Electronic Spying & Divorce In Tennessee
Wiretapping and Recording Telephone Calls
If you are currently in the process of divorce or are considering one, it is our very nature that can push you to collect as much information as you can about your divorce case. However, if you are considering electronic eavesdropping such as recording phone messages or hacking into your spouse’s e-mail account or computer or other such activity – do not do it! You could break the law by doing so, you might destroy the admissibility of such evidence that you have collected in that way, and you might prejudice the court against you.
Tennessee’s Wiretapping and Electronic Surveillance Act, as well as the Electronic Communications and Privacy Act of 1986, considers such behavior a felony. It is all an issue of the right to privacy, which is a valuable right that goes back decades.
Breaking such laws for “personal” gain like receiving a greater divorce settlement may aggravate your situation.
Electronic Eavesdropping – Secretive Video and Digital Audio Recording
Spyware today is big business. Simply Googling it will provide you with an idea of the many resources that are available to individuals who want to snoop. However, you will likely not hear about any of the legal ramifications of utilizing them.
In short, it is legal to create a digital video of most individuals in most situations providing that there is not an invasion of expected privacy. For example, in a locker room or bathroom. One the other hand, audiotaping an individual without their consent can easily cross over the legal line. In the state of Tennessee at least one individual in the conversation must know that they are being recorded. This makes Tennessee a “one-party” state. However, other states in the country are “two” or “all-party” states. What this means is all parties in a conversation must know they are being recorded. In fact, in Robinson v. Fulliton (a Tennessee case), a wife’s conversations with her brother were recorded by her husband. The husband was fined $10,000. According to the appeals court, the husband should have also been charged with punitive damages.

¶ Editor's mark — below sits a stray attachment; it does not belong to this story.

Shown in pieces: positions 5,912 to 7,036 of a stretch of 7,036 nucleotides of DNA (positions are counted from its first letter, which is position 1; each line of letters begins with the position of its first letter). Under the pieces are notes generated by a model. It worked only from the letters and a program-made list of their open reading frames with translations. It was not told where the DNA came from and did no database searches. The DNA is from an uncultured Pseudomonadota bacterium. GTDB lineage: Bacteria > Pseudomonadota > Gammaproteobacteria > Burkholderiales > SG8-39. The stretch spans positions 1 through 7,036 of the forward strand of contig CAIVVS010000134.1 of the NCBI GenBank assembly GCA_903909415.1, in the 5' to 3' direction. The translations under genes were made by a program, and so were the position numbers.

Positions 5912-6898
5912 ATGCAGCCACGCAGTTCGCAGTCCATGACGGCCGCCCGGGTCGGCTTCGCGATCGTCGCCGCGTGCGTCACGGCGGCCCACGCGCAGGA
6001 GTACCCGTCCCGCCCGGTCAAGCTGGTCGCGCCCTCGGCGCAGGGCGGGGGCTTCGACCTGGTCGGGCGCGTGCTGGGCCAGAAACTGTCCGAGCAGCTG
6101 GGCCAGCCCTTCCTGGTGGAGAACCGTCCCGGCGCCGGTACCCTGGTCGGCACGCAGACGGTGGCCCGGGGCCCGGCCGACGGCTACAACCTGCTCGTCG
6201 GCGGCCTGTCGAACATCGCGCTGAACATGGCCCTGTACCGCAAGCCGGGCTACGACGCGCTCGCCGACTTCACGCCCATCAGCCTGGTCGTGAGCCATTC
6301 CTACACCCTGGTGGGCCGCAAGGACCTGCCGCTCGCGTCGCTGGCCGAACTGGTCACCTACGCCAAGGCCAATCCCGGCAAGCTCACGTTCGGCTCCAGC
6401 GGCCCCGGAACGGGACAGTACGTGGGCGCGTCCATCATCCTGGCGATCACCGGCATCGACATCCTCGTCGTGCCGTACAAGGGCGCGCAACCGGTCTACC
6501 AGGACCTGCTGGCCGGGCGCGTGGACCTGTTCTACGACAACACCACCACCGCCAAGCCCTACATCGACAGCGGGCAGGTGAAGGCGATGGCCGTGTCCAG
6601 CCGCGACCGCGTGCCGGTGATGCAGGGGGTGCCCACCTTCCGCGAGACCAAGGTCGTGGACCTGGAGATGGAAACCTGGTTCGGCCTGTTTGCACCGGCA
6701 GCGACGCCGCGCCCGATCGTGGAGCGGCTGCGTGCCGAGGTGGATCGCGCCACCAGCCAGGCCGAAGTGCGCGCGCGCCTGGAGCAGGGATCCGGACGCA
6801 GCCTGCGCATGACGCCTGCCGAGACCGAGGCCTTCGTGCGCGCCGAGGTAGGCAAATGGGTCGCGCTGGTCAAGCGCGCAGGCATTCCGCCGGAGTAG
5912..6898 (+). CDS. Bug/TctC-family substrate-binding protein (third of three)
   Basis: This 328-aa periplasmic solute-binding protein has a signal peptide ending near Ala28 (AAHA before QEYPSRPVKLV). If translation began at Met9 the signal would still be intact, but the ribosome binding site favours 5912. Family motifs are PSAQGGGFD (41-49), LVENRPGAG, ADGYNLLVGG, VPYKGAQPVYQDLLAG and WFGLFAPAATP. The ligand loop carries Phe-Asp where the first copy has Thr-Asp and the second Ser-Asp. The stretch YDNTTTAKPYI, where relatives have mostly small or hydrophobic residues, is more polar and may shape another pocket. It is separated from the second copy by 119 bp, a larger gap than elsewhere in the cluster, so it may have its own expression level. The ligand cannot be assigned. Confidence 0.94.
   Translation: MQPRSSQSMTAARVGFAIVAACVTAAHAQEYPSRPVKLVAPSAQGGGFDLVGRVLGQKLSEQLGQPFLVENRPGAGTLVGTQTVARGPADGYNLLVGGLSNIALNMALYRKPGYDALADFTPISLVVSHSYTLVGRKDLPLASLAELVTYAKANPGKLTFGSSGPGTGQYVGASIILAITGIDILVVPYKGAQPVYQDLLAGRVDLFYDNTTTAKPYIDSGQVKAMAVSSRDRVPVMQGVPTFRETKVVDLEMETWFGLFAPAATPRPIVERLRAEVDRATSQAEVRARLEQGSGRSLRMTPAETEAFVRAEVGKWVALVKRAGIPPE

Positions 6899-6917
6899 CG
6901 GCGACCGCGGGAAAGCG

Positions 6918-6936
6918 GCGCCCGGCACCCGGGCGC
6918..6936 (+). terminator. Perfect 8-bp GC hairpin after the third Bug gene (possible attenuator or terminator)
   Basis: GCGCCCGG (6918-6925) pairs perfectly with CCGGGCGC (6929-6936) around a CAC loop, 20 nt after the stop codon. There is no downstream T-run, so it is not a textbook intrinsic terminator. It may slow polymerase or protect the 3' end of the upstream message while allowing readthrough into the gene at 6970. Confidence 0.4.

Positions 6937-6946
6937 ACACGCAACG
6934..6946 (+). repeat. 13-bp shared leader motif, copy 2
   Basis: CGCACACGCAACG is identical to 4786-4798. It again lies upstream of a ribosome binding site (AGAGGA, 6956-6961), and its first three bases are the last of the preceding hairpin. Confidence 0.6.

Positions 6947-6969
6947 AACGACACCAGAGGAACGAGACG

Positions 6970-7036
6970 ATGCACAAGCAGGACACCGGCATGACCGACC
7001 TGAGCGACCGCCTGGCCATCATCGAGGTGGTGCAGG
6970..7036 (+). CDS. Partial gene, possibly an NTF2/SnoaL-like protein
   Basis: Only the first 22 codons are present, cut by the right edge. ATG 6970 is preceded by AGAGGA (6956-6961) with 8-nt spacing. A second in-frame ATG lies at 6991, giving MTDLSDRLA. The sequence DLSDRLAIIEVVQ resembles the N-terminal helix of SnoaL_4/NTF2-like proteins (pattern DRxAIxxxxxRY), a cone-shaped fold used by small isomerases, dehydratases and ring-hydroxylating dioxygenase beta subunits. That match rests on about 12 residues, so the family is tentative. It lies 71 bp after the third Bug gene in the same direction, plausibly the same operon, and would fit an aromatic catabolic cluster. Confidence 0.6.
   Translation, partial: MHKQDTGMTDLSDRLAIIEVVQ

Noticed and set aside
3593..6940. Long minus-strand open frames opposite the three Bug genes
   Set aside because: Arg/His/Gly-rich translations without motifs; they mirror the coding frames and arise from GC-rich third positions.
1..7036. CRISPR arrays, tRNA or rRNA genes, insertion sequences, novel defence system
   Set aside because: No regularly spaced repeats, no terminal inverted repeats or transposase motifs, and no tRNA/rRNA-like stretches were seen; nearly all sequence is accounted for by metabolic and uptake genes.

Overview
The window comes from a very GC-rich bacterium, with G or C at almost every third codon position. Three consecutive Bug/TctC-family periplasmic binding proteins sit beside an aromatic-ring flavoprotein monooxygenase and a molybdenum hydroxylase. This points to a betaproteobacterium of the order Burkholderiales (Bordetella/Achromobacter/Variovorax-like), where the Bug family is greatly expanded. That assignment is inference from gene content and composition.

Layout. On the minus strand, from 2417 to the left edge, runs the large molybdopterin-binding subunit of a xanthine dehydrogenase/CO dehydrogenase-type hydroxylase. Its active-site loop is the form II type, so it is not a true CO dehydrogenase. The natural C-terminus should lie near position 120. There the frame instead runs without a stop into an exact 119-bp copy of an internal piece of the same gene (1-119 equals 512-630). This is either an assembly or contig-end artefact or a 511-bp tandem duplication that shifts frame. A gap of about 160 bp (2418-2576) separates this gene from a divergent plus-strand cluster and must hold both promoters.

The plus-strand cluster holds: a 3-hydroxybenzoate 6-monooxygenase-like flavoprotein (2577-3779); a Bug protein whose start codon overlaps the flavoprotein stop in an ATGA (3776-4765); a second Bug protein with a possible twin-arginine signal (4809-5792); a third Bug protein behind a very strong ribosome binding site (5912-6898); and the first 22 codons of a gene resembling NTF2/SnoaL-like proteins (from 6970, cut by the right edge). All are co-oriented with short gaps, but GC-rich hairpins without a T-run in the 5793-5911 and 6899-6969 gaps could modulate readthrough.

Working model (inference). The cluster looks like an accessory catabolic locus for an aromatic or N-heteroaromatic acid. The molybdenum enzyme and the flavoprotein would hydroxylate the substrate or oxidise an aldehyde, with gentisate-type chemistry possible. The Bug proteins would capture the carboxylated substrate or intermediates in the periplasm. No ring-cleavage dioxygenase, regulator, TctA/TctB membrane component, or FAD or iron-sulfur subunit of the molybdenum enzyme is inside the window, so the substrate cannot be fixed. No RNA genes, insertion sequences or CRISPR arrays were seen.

“Spyware” for Divorce
Computer “spyware” is available in two different varieties: software and hardware. Hardware spyware is usually a little canister that hooks up between the computer and the keyboard and records everything that goes through it. Hardware spyware is frequently referred to as “keyloggers” or “keystroke loggers.” This type of spyware lets an individual reconstruct e-mails, documents, websites visited, etc., once the canister is recovered.
Software spyware typically consists of programs installed on a computer that can e-mail the victim’s e-mails, websites, documents, etc., to another individual. Software spyware works in real-time and is generally a kind of keystroke logger.